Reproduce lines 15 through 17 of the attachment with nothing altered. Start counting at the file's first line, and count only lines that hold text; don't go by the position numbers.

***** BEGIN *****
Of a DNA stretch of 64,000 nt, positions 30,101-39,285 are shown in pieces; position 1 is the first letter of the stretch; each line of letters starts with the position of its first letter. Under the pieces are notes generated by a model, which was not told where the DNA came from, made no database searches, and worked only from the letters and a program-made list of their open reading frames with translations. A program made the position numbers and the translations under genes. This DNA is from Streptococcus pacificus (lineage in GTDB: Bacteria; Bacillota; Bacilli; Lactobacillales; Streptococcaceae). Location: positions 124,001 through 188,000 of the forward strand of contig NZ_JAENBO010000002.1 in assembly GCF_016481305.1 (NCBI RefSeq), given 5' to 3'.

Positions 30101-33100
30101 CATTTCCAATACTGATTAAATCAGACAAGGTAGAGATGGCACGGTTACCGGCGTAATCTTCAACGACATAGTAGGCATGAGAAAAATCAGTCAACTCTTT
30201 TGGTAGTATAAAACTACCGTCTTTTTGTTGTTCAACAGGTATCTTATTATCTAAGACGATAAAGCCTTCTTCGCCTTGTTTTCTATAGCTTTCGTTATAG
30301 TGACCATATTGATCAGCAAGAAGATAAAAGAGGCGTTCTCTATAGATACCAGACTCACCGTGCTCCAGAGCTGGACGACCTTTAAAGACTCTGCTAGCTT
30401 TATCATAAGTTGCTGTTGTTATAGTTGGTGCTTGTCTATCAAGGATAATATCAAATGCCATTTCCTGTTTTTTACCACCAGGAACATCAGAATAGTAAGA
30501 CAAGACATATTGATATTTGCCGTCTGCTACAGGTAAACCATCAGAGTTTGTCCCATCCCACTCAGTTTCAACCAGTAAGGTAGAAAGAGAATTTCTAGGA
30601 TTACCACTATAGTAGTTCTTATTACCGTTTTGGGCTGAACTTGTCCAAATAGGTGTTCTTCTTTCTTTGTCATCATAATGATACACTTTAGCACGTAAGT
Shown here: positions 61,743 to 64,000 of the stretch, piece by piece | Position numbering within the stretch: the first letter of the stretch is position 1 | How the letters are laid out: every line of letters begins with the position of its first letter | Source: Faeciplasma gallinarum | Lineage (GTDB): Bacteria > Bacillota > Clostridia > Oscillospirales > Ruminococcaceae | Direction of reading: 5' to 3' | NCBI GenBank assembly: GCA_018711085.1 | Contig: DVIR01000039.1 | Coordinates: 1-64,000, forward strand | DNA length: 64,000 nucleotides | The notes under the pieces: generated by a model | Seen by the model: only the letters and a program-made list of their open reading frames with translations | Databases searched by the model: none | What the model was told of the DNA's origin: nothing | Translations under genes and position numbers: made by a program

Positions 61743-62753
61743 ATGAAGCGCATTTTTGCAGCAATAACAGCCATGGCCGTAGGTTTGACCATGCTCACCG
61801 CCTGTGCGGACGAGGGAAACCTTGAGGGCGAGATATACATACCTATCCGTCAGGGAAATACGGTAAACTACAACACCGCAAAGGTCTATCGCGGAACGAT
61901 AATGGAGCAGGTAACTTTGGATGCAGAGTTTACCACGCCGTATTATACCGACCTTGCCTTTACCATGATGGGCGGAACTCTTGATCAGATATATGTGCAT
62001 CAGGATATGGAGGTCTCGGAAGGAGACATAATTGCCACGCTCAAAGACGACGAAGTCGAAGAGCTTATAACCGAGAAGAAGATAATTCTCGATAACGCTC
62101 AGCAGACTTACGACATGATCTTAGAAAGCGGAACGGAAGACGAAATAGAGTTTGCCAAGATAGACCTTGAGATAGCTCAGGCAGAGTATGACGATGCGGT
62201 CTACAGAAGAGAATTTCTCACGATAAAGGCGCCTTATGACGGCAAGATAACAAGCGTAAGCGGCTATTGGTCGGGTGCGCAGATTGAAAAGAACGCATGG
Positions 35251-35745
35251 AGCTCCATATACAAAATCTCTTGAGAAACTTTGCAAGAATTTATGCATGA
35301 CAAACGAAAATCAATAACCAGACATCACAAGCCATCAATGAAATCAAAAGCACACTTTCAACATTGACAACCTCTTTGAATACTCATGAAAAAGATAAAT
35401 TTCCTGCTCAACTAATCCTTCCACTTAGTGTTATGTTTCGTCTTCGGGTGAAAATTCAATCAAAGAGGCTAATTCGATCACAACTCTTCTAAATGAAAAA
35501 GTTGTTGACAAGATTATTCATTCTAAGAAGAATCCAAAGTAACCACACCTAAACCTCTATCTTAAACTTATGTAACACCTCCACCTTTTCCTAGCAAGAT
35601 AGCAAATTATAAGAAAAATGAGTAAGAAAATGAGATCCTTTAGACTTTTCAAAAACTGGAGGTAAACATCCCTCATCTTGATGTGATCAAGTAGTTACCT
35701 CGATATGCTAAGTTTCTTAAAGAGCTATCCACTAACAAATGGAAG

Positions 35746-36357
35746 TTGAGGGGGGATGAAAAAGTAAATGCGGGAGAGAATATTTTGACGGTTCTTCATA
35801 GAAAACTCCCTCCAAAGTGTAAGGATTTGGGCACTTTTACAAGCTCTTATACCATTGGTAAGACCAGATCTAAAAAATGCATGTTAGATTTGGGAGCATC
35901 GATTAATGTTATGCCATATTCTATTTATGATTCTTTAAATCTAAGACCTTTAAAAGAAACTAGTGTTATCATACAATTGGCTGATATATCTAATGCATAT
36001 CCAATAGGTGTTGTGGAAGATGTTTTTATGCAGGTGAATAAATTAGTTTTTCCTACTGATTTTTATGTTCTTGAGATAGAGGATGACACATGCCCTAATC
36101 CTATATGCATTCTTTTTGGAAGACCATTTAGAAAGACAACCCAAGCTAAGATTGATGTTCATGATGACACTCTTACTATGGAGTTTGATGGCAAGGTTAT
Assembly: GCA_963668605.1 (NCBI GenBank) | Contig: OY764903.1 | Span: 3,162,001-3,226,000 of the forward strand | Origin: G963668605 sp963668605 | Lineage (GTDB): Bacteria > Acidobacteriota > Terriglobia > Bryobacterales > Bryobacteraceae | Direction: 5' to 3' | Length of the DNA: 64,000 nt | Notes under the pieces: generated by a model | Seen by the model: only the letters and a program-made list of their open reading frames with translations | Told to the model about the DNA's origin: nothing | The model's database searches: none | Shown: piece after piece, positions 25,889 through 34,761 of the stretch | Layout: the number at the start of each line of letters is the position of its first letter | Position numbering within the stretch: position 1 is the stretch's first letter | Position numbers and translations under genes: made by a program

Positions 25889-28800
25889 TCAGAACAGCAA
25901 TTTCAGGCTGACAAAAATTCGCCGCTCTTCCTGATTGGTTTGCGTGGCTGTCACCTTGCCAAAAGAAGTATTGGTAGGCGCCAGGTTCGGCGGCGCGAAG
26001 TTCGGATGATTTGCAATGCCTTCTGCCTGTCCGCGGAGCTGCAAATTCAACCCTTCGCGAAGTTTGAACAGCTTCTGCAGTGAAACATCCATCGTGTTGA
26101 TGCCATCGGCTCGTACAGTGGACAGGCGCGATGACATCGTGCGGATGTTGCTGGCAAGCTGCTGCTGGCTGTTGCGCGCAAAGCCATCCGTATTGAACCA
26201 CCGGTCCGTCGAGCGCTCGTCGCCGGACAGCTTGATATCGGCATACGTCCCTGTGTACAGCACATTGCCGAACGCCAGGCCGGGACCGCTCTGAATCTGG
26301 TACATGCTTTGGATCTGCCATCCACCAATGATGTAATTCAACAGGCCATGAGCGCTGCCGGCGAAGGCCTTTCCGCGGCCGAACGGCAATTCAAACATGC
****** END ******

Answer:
62101 AGCAGACTTACGACATGATCTTAGAAAGCGGAACGGAAGACGAAATAGAGTTTGCCAAGATAGACCTTGAGATAGCTCAGGCAGAGTATGACGATGCGGT
62201 CTACAGAAGAGAATTTCTCACGATAAAGGCGCCTTATGACGGCAAGATAACAAGCGTAAGCGGCTATTGGTCGGGTGCGCAGATTGAAAAGAACGCATGG
Positions 35251-35745